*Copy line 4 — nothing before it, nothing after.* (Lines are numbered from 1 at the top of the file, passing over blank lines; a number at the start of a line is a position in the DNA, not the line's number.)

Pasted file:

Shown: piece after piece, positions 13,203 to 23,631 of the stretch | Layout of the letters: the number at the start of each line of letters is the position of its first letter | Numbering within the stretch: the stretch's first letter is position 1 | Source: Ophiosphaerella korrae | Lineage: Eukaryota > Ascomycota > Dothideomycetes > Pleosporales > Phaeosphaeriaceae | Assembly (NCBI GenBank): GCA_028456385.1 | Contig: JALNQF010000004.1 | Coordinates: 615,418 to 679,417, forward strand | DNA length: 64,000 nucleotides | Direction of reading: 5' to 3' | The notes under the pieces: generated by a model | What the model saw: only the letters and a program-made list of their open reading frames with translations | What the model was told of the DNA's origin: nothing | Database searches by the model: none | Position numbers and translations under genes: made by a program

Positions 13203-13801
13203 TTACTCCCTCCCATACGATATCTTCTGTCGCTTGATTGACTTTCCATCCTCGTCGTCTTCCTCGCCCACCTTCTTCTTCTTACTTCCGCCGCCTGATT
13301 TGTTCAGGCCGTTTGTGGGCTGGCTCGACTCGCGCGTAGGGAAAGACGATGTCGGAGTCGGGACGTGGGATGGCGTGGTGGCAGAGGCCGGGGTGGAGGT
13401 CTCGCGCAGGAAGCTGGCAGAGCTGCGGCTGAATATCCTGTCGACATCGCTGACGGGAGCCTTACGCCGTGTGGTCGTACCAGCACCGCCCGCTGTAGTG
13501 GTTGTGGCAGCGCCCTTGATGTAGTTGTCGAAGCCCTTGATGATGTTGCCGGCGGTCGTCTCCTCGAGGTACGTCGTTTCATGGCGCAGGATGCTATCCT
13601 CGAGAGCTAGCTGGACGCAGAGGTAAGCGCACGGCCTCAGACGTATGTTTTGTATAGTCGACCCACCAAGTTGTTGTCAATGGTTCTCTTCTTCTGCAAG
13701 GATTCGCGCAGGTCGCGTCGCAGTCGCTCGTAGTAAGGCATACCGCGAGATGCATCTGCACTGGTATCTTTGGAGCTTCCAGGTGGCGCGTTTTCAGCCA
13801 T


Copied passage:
13301 TGTTCAGGCCGTTTGTGGGCTGGCTCGACTCGCGCGTAGGGAAAGACGATGTCGGAGTCGGGACGTGGGATGGCGTGGTGGCAGAGGCCGGGGTGGAGGT